Reflections from the 2018 Women’s March on the Pentagon (Photo Essay)

Protesters shouting “Shut it Down!” across from the Pentagon

The Women’s March on the Pentagon took place on October 20–21, 2018. The antiwar workshops, rally, and march were a call for women and their allies to organize on the 51st anniversary of the 1967 antiwar events in Washington D.C. during which 50,000 people tried to “levitate the Pentagon.”

While we failed yet again to levitate the five-sided shrine to endless war, the 2018 March on the Pentagon was a potent example of what People Power looks like when it is directed against the U.S. bipartisan war machine.

Hopefully, this essay will inspire those sitting on the sidelines to actively demand an end to U.S. military aggression abroad, and for all of us to keep marching forward.

I marched with the Movement for a People’s Party, who are building a coalition of working people, unions, community groups, students, academics, parties and organizations for a nationally viable people’s party.

My first thought in reflecting about last Sunday is that the march dispelled the myth of the “angry left mob” that is often equated to white nationalist activities in the U.S.

Although we were essentially protesting war crimes, one of the most serious issues of our time, there wasn’t any violence or agitation toward the police or the public. Quite the opposite — the protest was a place where a community of like-minded individuals from all walks of life came to connect over a common goal:


She pulled out a poem about Trump and read it to me (she made sure to apologize for the language in it).

It was an honor to march alongside activists from CODEPINK, Veterans for Peace, and other organizations at the forefront of the antiwar movement in the U.S.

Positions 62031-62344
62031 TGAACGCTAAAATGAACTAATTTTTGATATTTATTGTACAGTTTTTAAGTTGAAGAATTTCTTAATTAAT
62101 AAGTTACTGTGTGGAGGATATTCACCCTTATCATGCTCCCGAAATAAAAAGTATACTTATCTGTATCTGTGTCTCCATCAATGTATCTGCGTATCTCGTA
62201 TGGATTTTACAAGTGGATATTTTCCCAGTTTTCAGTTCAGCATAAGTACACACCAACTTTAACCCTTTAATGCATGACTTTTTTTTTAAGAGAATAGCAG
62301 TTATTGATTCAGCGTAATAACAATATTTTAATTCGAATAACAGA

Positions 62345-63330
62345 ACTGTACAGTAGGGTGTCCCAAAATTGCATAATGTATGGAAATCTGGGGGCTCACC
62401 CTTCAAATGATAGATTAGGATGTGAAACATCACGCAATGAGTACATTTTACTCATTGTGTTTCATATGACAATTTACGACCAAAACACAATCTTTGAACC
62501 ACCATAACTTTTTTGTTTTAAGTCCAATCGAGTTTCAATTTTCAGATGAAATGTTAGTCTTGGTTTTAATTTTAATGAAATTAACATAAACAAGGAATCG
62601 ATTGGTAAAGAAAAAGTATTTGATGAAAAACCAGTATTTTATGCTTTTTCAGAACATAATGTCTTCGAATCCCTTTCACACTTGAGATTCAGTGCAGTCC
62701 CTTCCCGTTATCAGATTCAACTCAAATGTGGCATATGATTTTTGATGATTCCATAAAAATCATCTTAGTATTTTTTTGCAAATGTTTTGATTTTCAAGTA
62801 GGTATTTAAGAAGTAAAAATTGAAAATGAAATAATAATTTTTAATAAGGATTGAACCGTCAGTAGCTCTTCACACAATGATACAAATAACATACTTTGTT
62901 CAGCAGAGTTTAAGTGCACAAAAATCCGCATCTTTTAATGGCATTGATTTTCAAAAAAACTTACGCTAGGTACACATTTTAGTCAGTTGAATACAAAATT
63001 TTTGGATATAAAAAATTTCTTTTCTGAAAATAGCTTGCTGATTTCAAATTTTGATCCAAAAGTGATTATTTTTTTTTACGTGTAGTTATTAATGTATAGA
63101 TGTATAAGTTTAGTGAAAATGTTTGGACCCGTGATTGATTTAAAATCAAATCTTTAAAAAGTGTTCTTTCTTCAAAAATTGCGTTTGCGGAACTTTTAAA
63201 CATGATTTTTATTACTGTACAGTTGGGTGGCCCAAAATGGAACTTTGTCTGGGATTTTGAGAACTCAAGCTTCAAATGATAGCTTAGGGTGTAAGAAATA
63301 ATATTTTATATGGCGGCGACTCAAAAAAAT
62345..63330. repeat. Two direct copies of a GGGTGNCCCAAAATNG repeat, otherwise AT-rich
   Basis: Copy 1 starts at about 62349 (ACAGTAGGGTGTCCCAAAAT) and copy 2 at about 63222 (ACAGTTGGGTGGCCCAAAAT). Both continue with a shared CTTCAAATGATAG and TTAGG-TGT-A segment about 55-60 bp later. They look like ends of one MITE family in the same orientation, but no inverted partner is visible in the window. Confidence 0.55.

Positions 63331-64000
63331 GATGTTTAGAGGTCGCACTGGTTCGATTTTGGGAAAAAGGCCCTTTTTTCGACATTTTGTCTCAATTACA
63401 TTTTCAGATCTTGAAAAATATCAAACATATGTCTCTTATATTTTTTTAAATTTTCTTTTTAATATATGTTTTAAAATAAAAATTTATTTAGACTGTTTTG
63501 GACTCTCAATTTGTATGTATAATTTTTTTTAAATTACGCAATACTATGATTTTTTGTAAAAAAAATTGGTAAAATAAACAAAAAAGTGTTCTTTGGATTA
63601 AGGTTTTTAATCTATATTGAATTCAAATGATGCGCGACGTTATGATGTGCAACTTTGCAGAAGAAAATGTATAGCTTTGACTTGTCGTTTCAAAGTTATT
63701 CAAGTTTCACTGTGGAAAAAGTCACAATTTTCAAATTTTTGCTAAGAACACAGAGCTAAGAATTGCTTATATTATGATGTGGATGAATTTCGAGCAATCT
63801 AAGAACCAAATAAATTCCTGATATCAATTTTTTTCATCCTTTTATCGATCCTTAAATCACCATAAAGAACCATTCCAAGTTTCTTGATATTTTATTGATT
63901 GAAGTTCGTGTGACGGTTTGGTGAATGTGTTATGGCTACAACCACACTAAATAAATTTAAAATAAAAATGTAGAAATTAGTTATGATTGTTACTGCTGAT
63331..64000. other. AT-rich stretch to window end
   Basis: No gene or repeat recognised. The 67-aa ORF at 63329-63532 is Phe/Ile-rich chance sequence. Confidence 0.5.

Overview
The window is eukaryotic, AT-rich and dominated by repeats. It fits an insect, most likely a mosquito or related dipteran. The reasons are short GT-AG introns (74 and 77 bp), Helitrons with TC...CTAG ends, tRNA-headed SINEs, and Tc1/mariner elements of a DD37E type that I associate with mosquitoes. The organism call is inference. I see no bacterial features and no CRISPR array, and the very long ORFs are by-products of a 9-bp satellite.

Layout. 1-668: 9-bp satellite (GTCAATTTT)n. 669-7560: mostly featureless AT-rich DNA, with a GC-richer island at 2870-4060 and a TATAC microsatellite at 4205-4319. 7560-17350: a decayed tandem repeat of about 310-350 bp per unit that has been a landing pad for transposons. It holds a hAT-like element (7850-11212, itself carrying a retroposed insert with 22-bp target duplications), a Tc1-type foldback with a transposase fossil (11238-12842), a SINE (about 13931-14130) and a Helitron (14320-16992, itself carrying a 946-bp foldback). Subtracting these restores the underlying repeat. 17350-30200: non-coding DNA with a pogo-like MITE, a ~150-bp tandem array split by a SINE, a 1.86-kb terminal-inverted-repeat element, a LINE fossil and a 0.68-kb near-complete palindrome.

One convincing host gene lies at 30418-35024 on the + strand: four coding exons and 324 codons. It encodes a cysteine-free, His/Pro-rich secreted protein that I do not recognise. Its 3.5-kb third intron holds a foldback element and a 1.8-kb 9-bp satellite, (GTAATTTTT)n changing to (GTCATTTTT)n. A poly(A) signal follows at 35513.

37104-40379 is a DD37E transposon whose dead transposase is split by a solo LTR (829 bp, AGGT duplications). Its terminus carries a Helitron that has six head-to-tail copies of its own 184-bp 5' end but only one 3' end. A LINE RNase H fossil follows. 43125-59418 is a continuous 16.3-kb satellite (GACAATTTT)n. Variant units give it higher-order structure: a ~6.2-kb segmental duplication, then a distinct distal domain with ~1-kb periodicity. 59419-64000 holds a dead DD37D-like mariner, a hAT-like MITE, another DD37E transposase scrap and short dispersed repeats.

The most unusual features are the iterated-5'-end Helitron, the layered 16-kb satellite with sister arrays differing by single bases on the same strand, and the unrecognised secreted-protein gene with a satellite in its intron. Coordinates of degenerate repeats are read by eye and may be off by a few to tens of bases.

If this is the first time you heard about the march, perhaps you should ask why it wasn’t covered on mainstream media. Where were the Democrats? The anti-war Republicans? Where were MSNBC, Rachel Maddow, and Chuck Todd? Where were the rebels of the Intellectual Dark Web?

We routinely see articles about “centrist” and “classically liberal” YouTube commentators who are presented as brave and courageous for raising “messy” questions in the mainstream. Yet, when it comes to issues of war — you know, like when a bus full of Yemeni kids gets bombed with a U.S. missile — those same pundits are hesitant to shed light on U.S. military aggression or predatory capitalism.

To this group of safely provocative media commentators and pundits I’d also add the motivational gurus, tech entrepreneurs, and “thought leaders” who never seem to take a stand on U.S. military aggression, yet they are always eager to compare progressive demands with “Venezuela” and argue against initiatives with wide public support, such as “Medicare for All.”

The message loudly voiced at the March on the Pentagon, on the other hand, made the People’s antiwar case crystal clear :

“Pentagon Says: More War, Women Say: No More!”

“The War Economy is Immoral”

“Another Veteran Against Perpetual War for Profit”

“No War”

“U.S. lies, people die!”

Making our way to the Pentagon.

There are many reasons why such events are filtered from the nightly news — elites don’t want to lose weapon contracts, or be perceived as war criminals, or have to deal with the consequences of false intelligence. But this mindset only helps war profiteers who are betting on the next media distraction to sweep U.S.-backed atrocities under the rug.